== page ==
A total of eight cameras with resolutions between 5 and 30 megapixels provide live images of the indexable inserts, which are positioned by magnetic or interchangeable grippers. For example, a camera records the individual indexable inserts from below and from above in order to check them for surface defects. Two other cameras check their cutting edge. A lighting screen measuring 1 x 1 meter provides extremely high illumination at the palletizing stations. "The system detects defects in the thousandth of a millimeter range," emphasizes Marvin Krebs. This ensures that no damage is caused to the high-end surfaces to be processed later. This is because "uneven and faulty milling processes can potentially impair profitability and competitiveness", as the manufacturer also knows.
To prevent this from happening during the production process and to exercise the greatest possible caution, the system also records images of the contour and position of the panels after inspecting the surfaces and edges.

Contour detection from below after picking up from the crucible and before placing on the first round table nest


It can see exactly where and in which rotational position the indexable insert is positioned so that the magnetic gripper can finally place it on pin pallets. To ensure this, the gripper, to which the indexable insert is attached, moves over a camera that detects the exact position of the hole from below. At the same time, the contour of the insert and the outer edge of the gripper are detected in order to correct the position of the indexable insert and hit the pin if necessary. In addition, each individual pin position is detected in order to recognize bent and broken pins so that they are not palletized in the first place.

The AI image analysis recognizes the drill holes and thus the component center for pick-up with a magnetic or internal gripper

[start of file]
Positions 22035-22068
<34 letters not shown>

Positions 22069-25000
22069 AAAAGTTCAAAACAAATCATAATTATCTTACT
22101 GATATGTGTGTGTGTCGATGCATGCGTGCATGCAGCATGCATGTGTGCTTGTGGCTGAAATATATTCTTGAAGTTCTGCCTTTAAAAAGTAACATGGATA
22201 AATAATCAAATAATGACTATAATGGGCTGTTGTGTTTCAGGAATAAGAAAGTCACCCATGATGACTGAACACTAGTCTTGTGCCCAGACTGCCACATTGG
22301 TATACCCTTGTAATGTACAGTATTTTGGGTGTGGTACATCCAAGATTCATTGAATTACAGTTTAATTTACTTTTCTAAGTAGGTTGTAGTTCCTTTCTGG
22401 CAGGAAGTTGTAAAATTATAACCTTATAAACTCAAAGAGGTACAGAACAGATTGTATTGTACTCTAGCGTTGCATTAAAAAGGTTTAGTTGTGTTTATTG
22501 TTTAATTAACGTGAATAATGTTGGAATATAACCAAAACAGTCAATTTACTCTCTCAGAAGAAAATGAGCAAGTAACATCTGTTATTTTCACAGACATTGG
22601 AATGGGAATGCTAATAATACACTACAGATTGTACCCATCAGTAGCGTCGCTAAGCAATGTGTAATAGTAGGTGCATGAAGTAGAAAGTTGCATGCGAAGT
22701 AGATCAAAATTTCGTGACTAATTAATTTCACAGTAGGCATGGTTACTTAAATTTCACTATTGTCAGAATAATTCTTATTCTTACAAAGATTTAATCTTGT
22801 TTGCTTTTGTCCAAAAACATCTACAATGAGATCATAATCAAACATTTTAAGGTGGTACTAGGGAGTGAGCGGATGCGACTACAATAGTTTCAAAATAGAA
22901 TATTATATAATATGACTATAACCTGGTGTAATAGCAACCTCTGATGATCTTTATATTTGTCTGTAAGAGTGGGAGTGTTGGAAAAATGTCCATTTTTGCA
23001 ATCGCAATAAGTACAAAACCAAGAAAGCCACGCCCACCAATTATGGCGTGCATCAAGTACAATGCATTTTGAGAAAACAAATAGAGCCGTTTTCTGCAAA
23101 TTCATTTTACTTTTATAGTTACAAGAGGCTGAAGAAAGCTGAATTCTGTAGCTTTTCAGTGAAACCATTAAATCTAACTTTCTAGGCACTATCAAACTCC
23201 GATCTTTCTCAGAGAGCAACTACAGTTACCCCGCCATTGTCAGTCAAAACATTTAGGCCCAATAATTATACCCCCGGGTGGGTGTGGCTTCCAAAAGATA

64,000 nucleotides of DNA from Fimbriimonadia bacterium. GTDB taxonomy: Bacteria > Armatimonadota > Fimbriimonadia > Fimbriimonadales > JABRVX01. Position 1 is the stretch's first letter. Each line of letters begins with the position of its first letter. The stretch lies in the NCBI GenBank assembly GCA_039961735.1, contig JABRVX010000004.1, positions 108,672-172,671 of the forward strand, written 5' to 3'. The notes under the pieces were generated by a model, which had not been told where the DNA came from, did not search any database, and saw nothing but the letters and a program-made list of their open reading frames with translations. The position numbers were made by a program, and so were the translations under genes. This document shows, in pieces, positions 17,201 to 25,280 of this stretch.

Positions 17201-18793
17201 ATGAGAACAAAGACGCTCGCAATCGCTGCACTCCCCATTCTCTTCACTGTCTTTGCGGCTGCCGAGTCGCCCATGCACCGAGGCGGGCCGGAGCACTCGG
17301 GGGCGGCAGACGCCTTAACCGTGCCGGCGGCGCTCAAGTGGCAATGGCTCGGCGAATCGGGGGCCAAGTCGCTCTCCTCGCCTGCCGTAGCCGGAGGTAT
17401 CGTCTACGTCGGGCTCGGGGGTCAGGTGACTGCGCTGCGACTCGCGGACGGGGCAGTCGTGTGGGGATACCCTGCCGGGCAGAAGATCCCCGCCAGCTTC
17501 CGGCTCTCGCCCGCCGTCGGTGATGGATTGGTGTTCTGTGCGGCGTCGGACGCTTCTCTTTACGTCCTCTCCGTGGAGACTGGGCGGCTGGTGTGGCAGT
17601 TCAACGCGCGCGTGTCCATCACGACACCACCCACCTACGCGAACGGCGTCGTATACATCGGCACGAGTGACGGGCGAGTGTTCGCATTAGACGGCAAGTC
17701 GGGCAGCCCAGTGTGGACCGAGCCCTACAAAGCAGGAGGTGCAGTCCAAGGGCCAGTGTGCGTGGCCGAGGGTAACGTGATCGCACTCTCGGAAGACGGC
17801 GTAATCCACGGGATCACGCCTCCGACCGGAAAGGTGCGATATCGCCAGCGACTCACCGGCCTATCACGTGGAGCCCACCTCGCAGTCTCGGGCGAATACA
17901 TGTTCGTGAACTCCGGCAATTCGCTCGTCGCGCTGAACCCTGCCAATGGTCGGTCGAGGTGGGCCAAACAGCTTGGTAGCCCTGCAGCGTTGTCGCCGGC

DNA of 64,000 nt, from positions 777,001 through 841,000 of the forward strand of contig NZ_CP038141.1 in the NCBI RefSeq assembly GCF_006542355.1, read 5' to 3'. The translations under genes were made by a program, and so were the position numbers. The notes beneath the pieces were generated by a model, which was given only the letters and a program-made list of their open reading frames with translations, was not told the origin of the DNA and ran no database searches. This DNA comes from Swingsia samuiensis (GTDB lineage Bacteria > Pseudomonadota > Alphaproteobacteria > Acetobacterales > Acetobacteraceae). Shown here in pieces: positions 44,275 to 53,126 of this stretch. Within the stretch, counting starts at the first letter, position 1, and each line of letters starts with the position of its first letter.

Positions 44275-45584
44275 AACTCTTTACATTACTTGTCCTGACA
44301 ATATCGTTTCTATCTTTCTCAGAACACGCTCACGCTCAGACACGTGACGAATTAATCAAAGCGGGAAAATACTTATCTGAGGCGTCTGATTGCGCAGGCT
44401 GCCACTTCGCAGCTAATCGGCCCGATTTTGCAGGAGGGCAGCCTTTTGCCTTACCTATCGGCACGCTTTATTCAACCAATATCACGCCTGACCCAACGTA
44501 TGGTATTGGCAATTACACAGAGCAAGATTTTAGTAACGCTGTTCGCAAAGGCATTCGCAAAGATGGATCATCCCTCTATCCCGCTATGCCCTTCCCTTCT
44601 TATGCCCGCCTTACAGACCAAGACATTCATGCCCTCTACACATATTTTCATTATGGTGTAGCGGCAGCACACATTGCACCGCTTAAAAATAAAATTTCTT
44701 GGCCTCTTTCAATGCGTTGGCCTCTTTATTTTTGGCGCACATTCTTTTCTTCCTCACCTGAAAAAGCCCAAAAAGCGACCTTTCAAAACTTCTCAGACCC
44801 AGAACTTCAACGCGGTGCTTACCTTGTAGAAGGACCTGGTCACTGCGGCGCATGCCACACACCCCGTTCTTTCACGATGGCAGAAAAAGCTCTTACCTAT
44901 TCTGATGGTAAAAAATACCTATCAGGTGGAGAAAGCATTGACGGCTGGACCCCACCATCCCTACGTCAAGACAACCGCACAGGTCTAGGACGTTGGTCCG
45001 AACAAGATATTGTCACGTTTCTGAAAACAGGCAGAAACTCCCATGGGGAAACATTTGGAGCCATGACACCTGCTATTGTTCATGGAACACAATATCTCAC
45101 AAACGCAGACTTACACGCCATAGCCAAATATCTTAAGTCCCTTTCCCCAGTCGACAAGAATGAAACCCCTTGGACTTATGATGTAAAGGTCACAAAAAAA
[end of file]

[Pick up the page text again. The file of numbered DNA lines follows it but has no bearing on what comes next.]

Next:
"The system has been running for six months and the self-learning, global AI now recognizes parts that it has never seen before. After just three to four months, new versions of indexable inserts no longer had to be trained for inspection. The underlying geometry is no longer relevant for the AI; it knows the contour and can also differentiate between IO and NIO for new parts," explains Marvin Krebs.

 

High performance AI image analysis with 99% picking efficiency

For Marvin Krebs, the added value of the DENKnet system compared to conventional image processing is obvious: "Without AI, the creation of part families and defect detection would be completely unthinkable. With rule-based image processing, the robot would also recognize parts within the standard range as NOK and sort them out." In addition, thanks to the Vision AI Hub, no hard coding is necessary, and the flexibility of the networks was another selection criterion for the intelligent DENKnet software. "We were able to easily embed the DENKnet palletizing AI and several object classes for defects into our own Xactools image processing software via an API," says Marvin Krebs.